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  • The MSAE Proves to be a Valuable Resource to Association Professionals

    FROM THE Summer 2016 ISSUE

It is sad that there is an association for everything—every industry, profession, charity, social group and sports organization! Did you know there is an “association for associations?” Well there is, and here in the Midwest it is the Midwest Society of Association Executives (MSAE). MSAE’s mission is simple: to advance and serve associations in Minnesota, North Dakota and South Dakota. MSAE is the resource for association management professionals providing professional development, continuing education, career growth, and a robust network of other association professionals. MSAE is a community of more than 1,100 association members from nearly 350 Midwest associations.

Whether well-known associations like the American Medical Association or American Dental Association or a smaller association specific to a local community such as the Grand Avenue Business Association (specific to Grand Avenue in St. Paul), all associations have a mission to serve its members. MSAE helps those of us in the association management profession advance not only our careers, but most importantly to advance the industries we serve.

When I first became a member of MSAE, it was the Minnesota Society of Association Executives. As the need for the benefits provided by the association became apparent in other regions of the Midwest such as North Dakota and South Dakota, the association expanded to become the Midwest Society of Association Executives. Today, MSAE now has members throughout Minnesota, North Dakota and South Dakota, broadening its reach and bringing resources throughout the region.

In the early 2000s, I was honored to serve on the Board of Directors for MSAE. During this period, MSAE launched its first member website and implemented a new association management system to more effectively automate its database and add functionality to its systems. We also adopted the Carver Model for Governance, which helped to focus the board on the outcomes of MSAE’s activities rather than getting “in the weeds.” MSAE’s governance now guides the strategic direction of the association while MSAE President Kathy Johnson and staff advance the strategic goals with tactical execution. It serves as a model for many associations.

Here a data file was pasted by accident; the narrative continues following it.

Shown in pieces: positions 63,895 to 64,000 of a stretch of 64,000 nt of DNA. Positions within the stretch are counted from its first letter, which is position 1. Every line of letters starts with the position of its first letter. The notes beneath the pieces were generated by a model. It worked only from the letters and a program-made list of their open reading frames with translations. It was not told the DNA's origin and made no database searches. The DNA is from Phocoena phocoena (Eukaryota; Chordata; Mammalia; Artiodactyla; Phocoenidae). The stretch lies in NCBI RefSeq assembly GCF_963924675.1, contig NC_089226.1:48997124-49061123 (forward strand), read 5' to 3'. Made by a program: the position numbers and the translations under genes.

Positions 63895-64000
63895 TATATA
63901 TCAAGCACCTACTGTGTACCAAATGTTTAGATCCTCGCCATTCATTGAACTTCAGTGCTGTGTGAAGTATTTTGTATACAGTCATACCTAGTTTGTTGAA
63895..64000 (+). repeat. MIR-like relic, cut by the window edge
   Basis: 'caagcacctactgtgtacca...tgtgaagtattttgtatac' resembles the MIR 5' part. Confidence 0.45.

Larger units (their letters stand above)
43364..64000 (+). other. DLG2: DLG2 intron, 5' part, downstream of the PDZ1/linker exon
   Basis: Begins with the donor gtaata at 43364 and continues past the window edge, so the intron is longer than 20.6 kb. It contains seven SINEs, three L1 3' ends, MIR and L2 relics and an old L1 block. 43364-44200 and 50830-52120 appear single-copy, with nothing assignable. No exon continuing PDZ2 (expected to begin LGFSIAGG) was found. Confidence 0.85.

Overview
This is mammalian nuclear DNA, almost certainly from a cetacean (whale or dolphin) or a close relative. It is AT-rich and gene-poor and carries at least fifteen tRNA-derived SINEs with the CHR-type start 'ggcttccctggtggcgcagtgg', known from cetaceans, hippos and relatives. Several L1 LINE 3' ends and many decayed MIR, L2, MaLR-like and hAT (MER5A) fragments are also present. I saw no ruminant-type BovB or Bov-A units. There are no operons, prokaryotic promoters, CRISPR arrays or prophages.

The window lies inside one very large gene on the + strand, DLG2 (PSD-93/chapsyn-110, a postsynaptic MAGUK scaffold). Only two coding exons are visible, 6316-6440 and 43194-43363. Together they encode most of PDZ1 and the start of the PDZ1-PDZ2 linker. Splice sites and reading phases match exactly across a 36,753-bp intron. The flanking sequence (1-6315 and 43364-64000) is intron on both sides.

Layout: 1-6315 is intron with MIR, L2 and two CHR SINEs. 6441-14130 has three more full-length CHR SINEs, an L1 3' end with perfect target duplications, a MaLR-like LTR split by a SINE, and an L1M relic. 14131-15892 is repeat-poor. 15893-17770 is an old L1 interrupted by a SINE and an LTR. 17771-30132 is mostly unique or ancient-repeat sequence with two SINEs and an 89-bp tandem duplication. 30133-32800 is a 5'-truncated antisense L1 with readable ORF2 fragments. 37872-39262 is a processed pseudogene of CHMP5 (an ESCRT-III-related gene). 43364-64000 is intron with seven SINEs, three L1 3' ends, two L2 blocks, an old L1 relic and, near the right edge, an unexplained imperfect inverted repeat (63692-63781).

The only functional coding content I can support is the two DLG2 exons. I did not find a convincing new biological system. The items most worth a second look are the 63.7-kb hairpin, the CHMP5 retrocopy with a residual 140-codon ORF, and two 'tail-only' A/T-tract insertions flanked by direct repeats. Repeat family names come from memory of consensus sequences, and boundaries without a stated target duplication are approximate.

As it was when I originally joined and as it continues to be today, the resources, education and networking opportunities that MSAE offers bring the utmost value to association professionals. In 2008, I took a new position as an executive director for an association headquartered in Omaha, Nebraska. I was surprised to learn that the benefits I had with MSAE did not exist in Omaha and I can honestly say that I missed it! When I returned to Minnesota in early 2009, MSAE became my “go to” professional association once again.

So as MSAE celebrates its 60th anniversary, what will the future bring? I don’t know that I can answer that question for certain, but what I do know is that its resources will be needed more than ever. Regardless of whether an association is a charitable or trade organization, we all struggle with many of the same things: membership, nondues revenue, competition from for-profit entities and a change in the demographics of our volunteers. Associations will continue to face increased pressure to continually utilize new technologies, to embrace social media platforms, to reach new generations of members and communicate with our constituents when and where they desire. All of this has to be done with limited resources.

The legislative and regulatory landscape that impacts many of the industries we represent, as well as our own profession, continues to evolve and in many cases will increase. The need for associations to be advocates for their members will be more important than ever. MSAE is our advocate. I am watching the next generation of emerging association leaders (including my son, who is now an association executive) and I know the things they will need are going to change as they advance in their careers, but one thing will remain consistent: the need to develop a professional network and resources they can rely on. MSAE will be there for them, evolving as needed, leading as expected. Want to learn more about MSAE?

MSAE’s 60th Celebration

Time: 6:30–11 P.M.

MSAE is celebrating 60 years of community, conversation and camaraderie. An evening of reflecting, honoring and surprises—it will be the best experience of the year.


Graves Hospitality has proposed plans for a future development on the current site that will necessitate the immediate closing of Bradstreet Craftshouse in Minneapolis.

The restuarant opened in 2009 in the downtown Minneapolis Graves 601 Hotel. In 2014, Graves Hospitality sold the hotel and the Bradstreet concept was moved to the Lowry Hill neighborhood of Minneapolis. It opened again in 2015. In approximately 14 months, Bradstreet will open within the InterContinental Hotel, which will be directly connected by skyway to Terminal One of the Minneapolis-St. Paul Airport.


Now that the ground has thawed, the days are getting longer, and we've (hopefully) seen the last lingering springtime snowfall, it’s time for Minnesotans and visitors alike to get outside and explore the Twin Cities. Radisson Blu’s #BluRoutes offers pre-planned routes for runners, walkers and joggers alike that start and end at either the Mall of America or locations across downtown Minneapolis. Whether you’re after a brisk morning jog or a leisurely stroll between meetings, #BluRoutes offers a chance to get some exercise and sightsee on foot.


The governing board of Associations North in St. Paul announced Angela Kisskeys and Sarah Ruzek as the organization’s co-directors. The two will take over for president, Kathy Johnson, CAE. Johnson, who served the association for 28 years, will retire June 2017.